Wireless USB market shake-out prompts merger of Staccato and Artimi

Staccato Communications, which designs chips for the emerging wireless USB standard, has absorbed Artimi, another wUSB chip and software developer.


Marty Colombatto will remain CEO of Staccato, and Andrew Vought, CEO of Artimi, will become COO.

Wireless USB is a wire-free alternative to the ubiquitous USB cable. But there have been difficulties with establishing global radio standards, and initial implementations have suffered from poor data-rates, excessive power consumption and high costs that have stalled uptake.

The merger comes amongst uncertainty about the viability of the wUSB market, which observers believe has absorbed between $300m and $500m in funding but has yet to see significant revenue.

Earlier this month Intel ended its efforts to build a wUSB business, and WiQuest, another wUSB start-up, closed its door for lack of funding. In September Focus Enhancements, which provides the ultra-wideband technology (UWB) that wUSB relies upon, filed for Chapter 11, US bankruptcy protection

Staccato used its merger with Artimi, which has an R&D centre in Cambridge, England, to announce it has raised a further $20m of funding from a syndicate of 11 existing investors in Staccato or Artimi.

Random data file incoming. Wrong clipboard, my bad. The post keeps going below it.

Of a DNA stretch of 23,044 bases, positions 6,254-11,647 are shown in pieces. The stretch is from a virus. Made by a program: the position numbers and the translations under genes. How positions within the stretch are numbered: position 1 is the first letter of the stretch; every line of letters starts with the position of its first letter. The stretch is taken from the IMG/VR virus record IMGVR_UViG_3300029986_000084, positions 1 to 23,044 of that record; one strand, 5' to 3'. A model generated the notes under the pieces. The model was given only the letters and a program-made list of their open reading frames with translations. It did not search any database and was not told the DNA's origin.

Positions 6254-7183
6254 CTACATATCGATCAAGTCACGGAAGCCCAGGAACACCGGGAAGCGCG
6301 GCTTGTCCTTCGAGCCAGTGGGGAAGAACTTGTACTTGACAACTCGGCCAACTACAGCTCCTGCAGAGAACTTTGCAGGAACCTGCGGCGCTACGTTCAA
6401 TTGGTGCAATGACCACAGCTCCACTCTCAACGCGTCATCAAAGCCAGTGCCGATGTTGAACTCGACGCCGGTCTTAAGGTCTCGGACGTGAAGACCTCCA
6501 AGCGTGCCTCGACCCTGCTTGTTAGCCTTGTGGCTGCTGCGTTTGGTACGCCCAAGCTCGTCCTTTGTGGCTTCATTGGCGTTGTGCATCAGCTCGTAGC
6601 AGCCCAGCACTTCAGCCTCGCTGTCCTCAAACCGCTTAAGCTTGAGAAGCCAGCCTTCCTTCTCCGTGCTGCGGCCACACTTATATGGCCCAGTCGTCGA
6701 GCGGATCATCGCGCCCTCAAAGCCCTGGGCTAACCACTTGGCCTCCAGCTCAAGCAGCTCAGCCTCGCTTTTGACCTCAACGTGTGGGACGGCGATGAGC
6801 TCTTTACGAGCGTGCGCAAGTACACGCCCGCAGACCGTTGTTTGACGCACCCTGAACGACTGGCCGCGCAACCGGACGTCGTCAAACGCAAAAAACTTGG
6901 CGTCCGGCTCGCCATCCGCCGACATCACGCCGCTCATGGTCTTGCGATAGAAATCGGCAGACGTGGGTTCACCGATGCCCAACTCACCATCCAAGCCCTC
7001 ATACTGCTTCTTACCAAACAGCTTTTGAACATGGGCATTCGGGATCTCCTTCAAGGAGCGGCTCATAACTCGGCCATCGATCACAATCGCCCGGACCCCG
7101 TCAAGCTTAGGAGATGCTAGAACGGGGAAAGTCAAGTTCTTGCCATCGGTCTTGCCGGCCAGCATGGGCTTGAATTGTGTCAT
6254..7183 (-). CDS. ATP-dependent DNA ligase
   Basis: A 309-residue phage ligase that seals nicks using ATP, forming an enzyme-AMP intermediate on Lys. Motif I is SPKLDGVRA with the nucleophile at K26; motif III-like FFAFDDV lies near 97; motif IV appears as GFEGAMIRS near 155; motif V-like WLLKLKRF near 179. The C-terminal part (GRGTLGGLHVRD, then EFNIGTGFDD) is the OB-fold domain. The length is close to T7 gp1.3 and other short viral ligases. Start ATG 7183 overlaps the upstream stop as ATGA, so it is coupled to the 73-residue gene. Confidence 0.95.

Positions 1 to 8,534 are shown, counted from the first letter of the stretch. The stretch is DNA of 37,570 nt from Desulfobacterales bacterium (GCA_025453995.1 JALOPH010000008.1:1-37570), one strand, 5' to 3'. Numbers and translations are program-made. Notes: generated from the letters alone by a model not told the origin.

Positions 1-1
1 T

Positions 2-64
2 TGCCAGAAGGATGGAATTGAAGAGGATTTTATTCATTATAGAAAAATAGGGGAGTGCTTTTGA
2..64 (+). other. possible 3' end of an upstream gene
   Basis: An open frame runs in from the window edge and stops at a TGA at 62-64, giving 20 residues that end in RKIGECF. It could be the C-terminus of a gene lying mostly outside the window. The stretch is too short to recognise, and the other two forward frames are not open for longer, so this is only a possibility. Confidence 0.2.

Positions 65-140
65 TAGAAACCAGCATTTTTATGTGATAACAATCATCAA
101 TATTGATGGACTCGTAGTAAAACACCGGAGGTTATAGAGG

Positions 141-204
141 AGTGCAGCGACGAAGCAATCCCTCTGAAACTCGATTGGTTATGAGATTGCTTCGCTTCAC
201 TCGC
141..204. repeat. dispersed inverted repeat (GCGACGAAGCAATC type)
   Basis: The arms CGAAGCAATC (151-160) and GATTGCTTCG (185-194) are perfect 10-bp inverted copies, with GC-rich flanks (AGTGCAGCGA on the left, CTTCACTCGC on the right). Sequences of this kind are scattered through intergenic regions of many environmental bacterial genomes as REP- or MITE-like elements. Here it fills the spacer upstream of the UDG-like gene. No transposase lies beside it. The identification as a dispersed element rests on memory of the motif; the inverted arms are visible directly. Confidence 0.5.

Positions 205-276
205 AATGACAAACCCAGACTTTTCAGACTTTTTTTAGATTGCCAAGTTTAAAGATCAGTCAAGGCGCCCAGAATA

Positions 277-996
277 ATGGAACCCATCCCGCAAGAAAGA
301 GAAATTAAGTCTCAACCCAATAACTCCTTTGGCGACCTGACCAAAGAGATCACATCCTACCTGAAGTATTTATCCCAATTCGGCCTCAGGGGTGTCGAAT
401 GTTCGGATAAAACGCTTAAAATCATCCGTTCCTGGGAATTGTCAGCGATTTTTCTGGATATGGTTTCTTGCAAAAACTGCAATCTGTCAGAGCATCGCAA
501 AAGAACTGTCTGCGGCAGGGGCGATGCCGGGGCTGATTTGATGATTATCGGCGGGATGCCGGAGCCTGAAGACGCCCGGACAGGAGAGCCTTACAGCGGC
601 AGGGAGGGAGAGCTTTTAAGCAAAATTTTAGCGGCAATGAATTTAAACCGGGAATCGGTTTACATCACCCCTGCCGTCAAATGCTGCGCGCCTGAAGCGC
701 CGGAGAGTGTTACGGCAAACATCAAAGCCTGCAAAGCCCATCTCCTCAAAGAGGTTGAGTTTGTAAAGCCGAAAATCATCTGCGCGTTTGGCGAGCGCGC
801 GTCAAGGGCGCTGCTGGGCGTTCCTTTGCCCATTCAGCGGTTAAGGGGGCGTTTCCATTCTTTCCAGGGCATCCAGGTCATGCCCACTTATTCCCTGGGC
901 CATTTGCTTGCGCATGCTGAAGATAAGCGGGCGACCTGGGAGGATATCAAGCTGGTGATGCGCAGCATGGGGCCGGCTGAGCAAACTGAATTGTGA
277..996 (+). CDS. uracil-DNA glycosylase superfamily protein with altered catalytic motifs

Marty Colombatto, chief executive officer of Staccato Communications, told Engineering and Technology in September that his company had received $77 million of investment in three rounds, plus undisclosed strategic support from partners. He predicted it would take between $75 million and $100 million to get a chip ready for volume production.

Artimi raised $14 million of venture capital in 2004, $26.5million in December 2006, and a further $5 million in March 2007. Artimi replaced its CEO in March 2008, partly in order to raise funds.

The merged company, which has absorbed at least $142.5 million, will use the new money to bring the best chips and software from the merged companies to market.

”The decision was easy to provide our strategic and financial support to this merger of complementary UWB companies,” said Vinod Khosla, founder of Khosla Ventures. “With a strong syndicate of investors, as well as the best-in-class hardware and software that the two companies bring, the industry will have a well-funded supplier with all the necessary elements to drive a high-volume market.”

The company will combine the advantages of Staccato’s 65nm CMOS single-chip implementation of wUSB with Artimi technology that enables wUSB devices to connect to PCs without installing drivers. Artimi also has a portfolio of technologies based on the underlying UWB standard, which will enable the merged company to address other emerging communications standards, such as high-speed Bluetooth.

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